Posts : 409
Join date : 2011-06-10
|Subject: the most memorable Tue Jul 26, 2011 11:01 am|| |
Initially only two lanes, now the eastbound lanes, through the swell were constructed. The official highway map for Utah noted the new freeway, but qualified its existence with the words "two lanes open". The first portions of I-70 to be constructed to Interstate Highway standards were along the non-disputed portion of the route east of Green River.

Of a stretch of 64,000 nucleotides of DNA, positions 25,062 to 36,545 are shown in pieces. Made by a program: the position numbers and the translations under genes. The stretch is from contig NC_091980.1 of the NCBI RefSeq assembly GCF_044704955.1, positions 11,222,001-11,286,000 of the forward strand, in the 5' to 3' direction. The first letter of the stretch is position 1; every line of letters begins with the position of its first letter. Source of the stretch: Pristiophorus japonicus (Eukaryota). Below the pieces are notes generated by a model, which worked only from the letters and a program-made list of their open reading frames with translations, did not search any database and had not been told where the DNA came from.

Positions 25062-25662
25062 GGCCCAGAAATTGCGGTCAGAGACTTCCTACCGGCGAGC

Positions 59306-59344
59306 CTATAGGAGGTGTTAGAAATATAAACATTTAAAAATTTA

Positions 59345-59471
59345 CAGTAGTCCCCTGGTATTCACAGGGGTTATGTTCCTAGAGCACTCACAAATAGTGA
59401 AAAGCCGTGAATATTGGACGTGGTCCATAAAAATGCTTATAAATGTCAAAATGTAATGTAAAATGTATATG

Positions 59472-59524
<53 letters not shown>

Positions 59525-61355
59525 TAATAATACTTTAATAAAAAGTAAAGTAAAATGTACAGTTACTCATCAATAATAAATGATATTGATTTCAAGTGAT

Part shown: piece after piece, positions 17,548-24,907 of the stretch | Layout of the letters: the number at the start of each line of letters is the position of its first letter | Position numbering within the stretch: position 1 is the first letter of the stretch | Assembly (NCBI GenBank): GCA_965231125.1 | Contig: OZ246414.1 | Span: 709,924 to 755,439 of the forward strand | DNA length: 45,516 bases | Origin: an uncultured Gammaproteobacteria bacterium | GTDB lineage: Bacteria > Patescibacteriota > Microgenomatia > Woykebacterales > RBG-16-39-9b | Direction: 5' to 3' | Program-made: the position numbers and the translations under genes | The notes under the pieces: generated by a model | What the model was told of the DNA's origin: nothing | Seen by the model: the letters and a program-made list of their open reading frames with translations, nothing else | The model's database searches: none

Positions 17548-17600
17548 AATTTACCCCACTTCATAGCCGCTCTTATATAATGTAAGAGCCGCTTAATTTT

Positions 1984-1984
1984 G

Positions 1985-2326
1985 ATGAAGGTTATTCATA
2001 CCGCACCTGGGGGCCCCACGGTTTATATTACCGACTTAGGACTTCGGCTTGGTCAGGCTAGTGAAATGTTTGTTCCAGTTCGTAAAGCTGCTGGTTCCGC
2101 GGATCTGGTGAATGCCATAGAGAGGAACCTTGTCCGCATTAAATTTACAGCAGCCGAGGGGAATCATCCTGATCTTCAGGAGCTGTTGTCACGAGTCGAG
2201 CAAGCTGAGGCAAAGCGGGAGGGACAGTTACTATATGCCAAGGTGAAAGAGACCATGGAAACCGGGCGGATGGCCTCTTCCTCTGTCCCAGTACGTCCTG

The Utah portion of I-70 was not completed to Interstate Highway standards until 1990, when the second Eagle Canyon bridge was dedicated. A second dedication ceremony was held at the bridge declaring the Utah portion of I-70 complete. Archie Hamilton, one of three engineers who worked for Utah Department of Transportation (UDOT) long enough to see I-70 progress from conception to completion, said the most memorable moment was seeing the excavation at Spotted Wolf Canyon. He said before construction began, he could stand in one spot and touch both sides of the canyon. To carve the first 8 miles (13 km) through the canyon required excavating 3,500,000 cubic yards (2,700,000 m3) of rock. It was estimated construction cost for the San Rafael Swell portion was $183.5 million, $105.5 million (1970, $595 million in 2008) to build the first two lanes, and $78 million (1990, $130 million in 2008) to construct the rest. At the 1970 dedication, it was noted the cost of land acquisition helped to offset the cost of the massive excavation. UDOT acquired the right of way to build the majority of I-70 from the BLM at the lowest cost per mile of any highway in Utah.Gold Coast Real Estatecarpet cleaning equipment